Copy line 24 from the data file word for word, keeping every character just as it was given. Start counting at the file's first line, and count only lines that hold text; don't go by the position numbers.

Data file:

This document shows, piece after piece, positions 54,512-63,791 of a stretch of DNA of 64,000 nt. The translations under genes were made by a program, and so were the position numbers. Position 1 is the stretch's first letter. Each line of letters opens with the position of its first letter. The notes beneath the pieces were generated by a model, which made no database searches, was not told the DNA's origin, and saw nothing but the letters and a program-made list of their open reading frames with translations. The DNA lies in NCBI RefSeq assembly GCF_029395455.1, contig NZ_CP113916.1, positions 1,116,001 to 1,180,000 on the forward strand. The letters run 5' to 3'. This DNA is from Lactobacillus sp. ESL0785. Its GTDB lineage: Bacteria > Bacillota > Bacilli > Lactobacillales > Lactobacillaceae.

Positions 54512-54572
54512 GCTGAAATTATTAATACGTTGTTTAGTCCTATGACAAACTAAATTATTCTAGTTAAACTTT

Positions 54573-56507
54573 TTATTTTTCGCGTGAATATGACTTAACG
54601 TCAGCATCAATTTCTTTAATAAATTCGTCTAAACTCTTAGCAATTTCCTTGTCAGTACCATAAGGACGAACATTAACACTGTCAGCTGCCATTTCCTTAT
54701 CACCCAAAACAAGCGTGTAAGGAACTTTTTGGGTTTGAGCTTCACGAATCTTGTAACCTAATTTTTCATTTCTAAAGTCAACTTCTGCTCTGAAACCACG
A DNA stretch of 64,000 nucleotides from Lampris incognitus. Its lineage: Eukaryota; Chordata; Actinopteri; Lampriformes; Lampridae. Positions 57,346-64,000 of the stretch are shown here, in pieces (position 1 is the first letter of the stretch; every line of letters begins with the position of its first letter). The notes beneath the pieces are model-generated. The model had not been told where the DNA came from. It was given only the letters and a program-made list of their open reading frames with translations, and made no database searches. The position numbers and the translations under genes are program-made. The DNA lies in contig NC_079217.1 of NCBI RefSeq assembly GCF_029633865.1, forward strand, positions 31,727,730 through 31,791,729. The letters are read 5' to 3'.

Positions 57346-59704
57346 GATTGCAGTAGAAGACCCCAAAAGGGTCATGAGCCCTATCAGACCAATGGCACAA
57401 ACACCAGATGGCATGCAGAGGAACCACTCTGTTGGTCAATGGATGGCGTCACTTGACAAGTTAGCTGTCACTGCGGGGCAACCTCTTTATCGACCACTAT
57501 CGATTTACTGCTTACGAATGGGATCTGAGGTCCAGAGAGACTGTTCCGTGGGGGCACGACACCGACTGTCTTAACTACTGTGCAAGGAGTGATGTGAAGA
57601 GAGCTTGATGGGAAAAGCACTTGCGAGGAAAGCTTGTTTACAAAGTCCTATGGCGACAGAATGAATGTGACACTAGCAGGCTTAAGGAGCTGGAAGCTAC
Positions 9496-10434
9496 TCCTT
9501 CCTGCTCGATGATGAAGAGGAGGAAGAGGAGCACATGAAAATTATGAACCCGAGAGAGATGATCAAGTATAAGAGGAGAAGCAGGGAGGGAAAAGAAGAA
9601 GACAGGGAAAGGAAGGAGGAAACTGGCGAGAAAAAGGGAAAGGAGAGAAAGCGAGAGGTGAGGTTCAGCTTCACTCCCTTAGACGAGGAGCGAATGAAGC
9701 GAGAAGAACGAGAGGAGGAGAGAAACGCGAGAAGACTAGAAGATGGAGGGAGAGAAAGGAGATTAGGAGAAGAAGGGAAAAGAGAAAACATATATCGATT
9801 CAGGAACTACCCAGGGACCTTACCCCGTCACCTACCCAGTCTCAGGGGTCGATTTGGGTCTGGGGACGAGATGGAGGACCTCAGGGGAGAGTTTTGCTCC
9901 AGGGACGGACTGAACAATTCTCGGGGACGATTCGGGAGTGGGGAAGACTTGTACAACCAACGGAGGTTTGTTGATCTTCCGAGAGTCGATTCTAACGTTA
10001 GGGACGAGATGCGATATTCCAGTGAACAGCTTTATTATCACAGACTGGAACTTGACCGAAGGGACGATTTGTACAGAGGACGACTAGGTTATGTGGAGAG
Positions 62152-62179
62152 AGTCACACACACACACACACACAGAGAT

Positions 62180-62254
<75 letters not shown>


Positions 62180-62254